Working out who should pay for what at a wedding can be a minefield.
In the past, after the cake had been cut and the confetti swept away, it was the norm for the bride’s parents to pick up the bill.
But times have changed, and while some couples do follow this route, many use a combination of paying for the wedding themselves and accepting financial help from both sets of parents.
Image: Hayley Jayne Photography
But how do you know who should be responsible for what costs? And if your parents do want to help, what's reasonable to ask for them to pay for?
Below we've got a full breakdown of who traditionally takes on the role, but if you're looking for a snazzy technological alternative, we've got one of them too.
Try Hitched's brilliant budget planner to help sort your finances - it shows who would have traditionally paid for what, but allows you to edit the list to reflect your individual circumstances.
To start you off, here's our guide to who pays for what for the wedding.
Engagement Ring — Traditionally Paid for by: The Groom
Along with travel, accommodation and gifts for the best man and usher, it is still most common for the groom to pay for the dazzling ring he puts on his fiancé’s finger. The idea that a man should spend roughly two month’s salary on the engagement ring dates back to the 1930s but is still used as a rough guide today.
Wedding Dress — Traditionally Paid for by: The Bride’s Family
While it is still traditional for the bride’s family to pay for the dress — as well as the wedding venue, flowers, photography, stationery, entertainment, cake and many more items — it is now very common for couples to meet some or all of these costs themselves. It can be tricky to talk about this, especially if your parents have been thinking about (and saving up for) this day for years. They’ll naturally want to help you make decisions and contribute as much as they can to make your day the best ever. Explain how grateful you are for any contribution they can make, and that you’d love for them to be involved, but that ultimately you want to be in the decision-making driving seat and pay towards your own day. By talking openly and making sure the bride’s parents feel their voices are being heard, you can keep the peace and still be in charge.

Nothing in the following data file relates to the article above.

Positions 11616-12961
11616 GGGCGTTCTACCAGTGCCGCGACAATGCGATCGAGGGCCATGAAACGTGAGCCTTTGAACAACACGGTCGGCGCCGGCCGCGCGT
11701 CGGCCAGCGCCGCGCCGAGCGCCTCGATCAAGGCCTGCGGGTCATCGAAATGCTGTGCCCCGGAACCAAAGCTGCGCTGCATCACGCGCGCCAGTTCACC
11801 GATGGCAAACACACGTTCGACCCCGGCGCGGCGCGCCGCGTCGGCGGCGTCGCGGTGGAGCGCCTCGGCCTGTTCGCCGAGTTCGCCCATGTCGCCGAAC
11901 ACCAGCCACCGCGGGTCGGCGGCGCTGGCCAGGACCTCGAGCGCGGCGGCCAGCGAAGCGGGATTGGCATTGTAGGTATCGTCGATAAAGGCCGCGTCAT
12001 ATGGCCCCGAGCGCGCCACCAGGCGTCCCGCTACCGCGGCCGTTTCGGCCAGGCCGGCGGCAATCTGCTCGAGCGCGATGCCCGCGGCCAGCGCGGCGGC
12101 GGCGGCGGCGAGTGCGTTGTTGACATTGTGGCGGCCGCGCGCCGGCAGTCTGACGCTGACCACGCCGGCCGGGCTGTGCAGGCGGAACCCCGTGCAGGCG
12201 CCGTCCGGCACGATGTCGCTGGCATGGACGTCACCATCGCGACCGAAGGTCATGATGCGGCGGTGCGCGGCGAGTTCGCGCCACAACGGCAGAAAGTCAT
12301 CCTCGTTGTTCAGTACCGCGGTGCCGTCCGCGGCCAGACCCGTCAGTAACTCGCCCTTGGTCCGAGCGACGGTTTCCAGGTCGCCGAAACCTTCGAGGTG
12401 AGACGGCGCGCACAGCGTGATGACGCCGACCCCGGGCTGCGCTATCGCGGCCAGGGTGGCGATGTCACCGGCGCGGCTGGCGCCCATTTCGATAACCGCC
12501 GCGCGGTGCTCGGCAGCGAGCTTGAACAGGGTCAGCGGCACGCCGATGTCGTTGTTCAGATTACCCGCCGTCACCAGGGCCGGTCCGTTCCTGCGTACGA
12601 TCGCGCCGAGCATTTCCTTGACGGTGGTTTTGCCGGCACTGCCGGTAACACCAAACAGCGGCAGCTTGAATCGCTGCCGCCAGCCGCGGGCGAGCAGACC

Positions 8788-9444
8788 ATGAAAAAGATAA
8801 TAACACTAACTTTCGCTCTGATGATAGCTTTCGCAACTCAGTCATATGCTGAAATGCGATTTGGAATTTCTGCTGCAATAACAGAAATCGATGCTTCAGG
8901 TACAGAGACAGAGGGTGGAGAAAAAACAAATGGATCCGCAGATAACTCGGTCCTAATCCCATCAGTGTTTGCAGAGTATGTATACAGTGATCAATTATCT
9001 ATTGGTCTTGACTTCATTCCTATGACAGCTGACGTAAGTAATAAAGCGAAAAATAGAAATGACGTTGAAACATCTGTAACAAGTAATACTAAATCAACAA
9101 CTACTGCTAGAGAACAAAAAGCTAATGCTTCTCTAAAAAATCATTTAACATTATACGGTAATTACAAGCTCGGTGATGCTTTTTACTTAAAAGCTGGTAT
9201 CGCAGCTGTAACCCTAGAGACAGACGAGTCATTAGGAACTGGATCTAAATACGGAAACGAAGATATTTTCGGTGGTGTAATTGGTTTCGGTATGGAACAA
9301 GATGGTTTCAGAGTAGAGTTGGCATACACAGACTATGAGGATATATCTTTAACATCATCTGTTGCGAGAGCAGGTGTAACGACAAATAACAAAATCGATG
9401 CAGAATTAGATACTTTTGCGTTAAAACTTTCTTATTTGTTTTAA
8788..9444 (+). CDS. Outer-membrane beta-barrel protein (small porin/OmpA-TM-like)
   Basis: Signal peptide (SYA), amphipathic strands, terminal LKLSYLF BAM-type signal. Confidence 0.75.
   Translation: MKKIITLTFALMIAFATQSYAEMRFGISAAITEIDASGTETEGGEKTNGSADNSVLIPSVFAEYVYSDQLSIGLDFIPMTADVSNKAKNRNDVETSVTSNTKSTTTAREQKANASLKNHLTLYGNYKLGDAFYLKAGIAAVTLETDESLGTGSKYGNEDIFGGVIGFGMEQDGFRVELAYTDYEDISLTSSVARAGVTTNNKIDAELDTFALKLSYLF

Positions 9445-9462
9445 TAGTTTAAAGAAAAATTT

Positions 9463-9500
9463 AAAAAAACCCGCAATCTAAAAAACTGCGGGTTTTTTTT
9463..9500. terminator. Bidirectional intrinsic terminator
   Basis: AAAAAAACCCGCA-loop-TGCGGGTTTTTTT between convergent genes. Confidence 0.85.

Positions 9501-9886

Gifts for Bridesmaids — Traditionally Paid for by: The Bride
Traditionally, the bride’s list of costs includes bridesmaids’ presents, the groom’s ring, plus hairdressing and make-up fees. If you want to buy lavish gifts, an expensive wedding ring for your groom and A-list hair and make-up, it’s a good idea to set aside some money well in advance of the big day. Keeping those savings separate from any money you’re gathering as a couple towards the wedding will make it easier for you to keep track, and help to motivate you towards your goal.
Groom’s Suit Hire — Traditionally Paid for by: The Groom’s family
The groom’s parents traditionally cover the cost of suit hire, including dapper suits for the usher, best man and father of the groom. Traditionally, that’s as far as their contribution goes. If you want them to chip-in a bit more (perhaps even matching the contribution from the bride’s family) without causing upset, the key is communication. It may be a difficult conversation to have but the sooner you approach the subject, the easier it will be. Tactfully explain that you were hoping to split the cost more evenly, and be honest about your expectations. As with any request about money, be prepared for them to say “no”. Anything your parents give is a bonus, not an obligation, and keeping that in mind that will help to prevent disappointment — and family discord.
Wedding Insurance — Traditionally Paid for by: The Bride and Groom
Wedding insurance is nearly always paid for by the bride and groom. But these days, it’s just one wedding cost of many; today’s happy couples do tend to pay for the lion’s share of the wedding themselves. If you’re shelling out for the bulk of the wedding costs, financial experts agree that it’s best not to get carried away and end up in debt. Start with a realistic figure for your wedding budget, based on your existing savings and how much additional cash you can save-up before the big day. Then, think seriously about what you can do with that figure. Visiting gorgeous venues that are way beyond your budget could cause stress and upset, so be creative with what you have, rather than reaching for what you can’t afford. You really can have a wonderful day however much you have to spend — and without starting your married life in a penny of debt.
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